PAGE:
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### Course: Algebra 2>Unit 9

Lesson 7: Graphs of exponential functions

# Transforming exponential graphs

Given the graph of y=2ˣ, Sal graphs y=2⁻ˣ-5, which is a horizontal reflection and shift of y=2ˣ.

## Want to join the conversation?

• I'm a bit confused here..because 2^2=4 yes BUT 2^-2=1/4 Or perhaps I'm just not understanding this problem fully.. Please help out.
• What you just said, is what Sal graphed!

With a x value of -2, the y value becomes 4.
2^-(-2) = 2^(2) = 4
hence the coordinate, (-2, 4)

With a x value of 2, the y value is 1/4, or 0.25.
2^-(2) = 2^-2 = 1/4
the coordinate is (2, 1/4).
• Anyone have any idea about what "asymptote" means at ?
• An asymptote is an 'imaginary' line, that the curve/function approaches but never touches (nor intersect).
• How did Sal know that -5 was going to be the horizontal asymptote, why not the vertical one?
• Because we know the graph of y=2^x has a horizontal asymptote as y=0
The graph y=2^(-x) reflects y=2^x over the y-axis
y=2^(-x)-5, the -5 is the vertical shift, so it moves the graph 5 units down. Essentially, it moves the horizontal asymptote 5 units down as well.
• I think the explanation isn't very helpful here... At , Sal says "Any input we now put into x, we now take the negative of it, so if I input a 2, it's like taking the opposite of the 2 and then inputting that into 2^x." - and then he immediately goes "So it's like we're flipping the graph over the y-axis."

I feel like that's quite a mental jump that isn't at all immediately intuitive to me (and it appears others as well, judging from the comments).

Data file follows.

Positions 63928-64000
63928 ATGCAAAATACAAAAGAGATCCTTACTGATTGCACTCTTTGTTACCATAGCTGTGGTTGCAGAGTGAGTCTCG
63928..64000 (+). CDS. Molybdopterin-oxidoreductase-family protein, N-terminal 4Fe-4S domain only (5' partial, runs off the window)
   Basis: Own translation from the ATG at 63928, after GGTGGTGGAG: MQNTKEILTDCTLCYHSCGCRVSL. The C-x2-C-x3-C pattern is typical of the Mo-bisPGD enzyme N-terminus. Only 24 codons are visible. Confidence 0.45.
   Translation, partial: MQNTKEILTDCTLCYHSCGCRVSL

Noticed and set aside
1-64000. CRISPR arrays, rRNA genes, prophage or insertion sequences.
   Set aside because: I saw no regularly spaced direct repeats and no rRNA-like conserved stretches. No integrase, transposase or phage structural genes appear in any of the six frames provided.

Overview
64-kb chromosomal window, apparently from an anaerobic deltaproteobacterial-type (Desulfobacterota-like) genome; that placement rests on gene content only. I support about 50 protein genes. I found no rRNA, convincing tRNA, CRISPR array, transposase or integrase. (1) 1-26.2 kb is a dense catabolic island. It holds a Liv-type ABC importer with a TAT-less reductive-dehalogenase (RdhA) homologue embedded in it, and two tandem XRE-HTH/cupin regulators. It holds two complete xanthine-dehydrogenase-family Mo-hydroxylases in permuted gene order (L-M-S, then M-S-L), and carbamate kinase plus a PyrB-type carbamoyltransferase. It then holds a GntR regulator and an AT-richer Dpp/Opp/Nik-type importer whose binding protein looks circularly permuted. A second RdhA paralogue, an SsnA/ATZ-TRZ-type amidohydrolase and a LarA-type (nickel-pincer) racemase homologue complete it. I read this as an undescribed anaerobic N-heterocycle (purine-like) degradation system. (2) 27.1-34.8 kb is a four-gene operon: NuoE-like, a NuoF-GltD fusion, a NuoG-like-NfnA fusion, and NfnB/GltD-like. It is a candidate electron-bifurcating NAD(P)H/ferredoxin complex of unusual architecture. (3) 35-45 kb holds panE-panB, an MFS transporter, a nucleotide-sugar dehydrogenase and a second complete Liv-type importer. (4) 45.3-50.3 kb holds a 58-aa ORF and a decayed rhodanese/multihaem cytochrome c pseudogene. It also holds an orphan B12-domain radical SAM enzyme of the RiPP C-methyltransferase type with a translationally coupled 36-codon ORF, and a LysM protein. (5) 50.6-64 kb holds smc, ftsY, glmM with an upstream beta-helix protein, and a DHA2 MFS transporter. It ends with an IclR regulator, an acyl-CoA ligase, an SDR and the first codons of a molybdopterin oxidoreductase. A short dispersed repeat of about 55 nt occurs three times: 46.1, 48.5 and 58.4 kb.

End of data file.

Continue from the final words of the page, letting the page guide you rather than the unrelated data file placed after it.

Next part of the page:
2^(-2) = 1/4 and if we set y to 4, we get this at 4 = 2^-(-2) = 2^(2).

So while I can see numerically that we're flipping the graph horizontally, Sal's explanation isn't intuitive to me at all here, and seems to be making too big a leap.
• why is not the value of y = 1/4 ,since the exponent is = -2
• Could you please specify a time stamp or reference point in the video? Sal is working with multiple different functions and graphs. All involve 2^x or 2^(-x). So, it is unclear what you are referring to.
• Is mathematics 3 a high school level or university ?
(1 vote)
• Mathematics 3 is high school level mathematics.
In most universities they would expect that you understand most of the topics in that section.
• How can i do this algebraically?
• What is the Asymptote?
(1 vote)
• A function's asymptote is a straight line that a curve approaches as it moves towards infinity. The function will never touch that asymptote. In the case of y=2^x, think of it algebraically. Any power you raise 2 to will never be zero or negative. That is why when you graph it, y can be infinitely small as you decrease x (because 2^ a negative number will have infinitely small fractions), but it will never touch the asymptote, which in this case is y=0. However, if you transform a graph, you move the asymptote with it. In the case of something like y=2^x-5, you move the graph down by 5, and since 2^x will never be below or equal to zero, y will never be <= 0-5 = -5. So the new asymptote is y=-5. Hope this helps!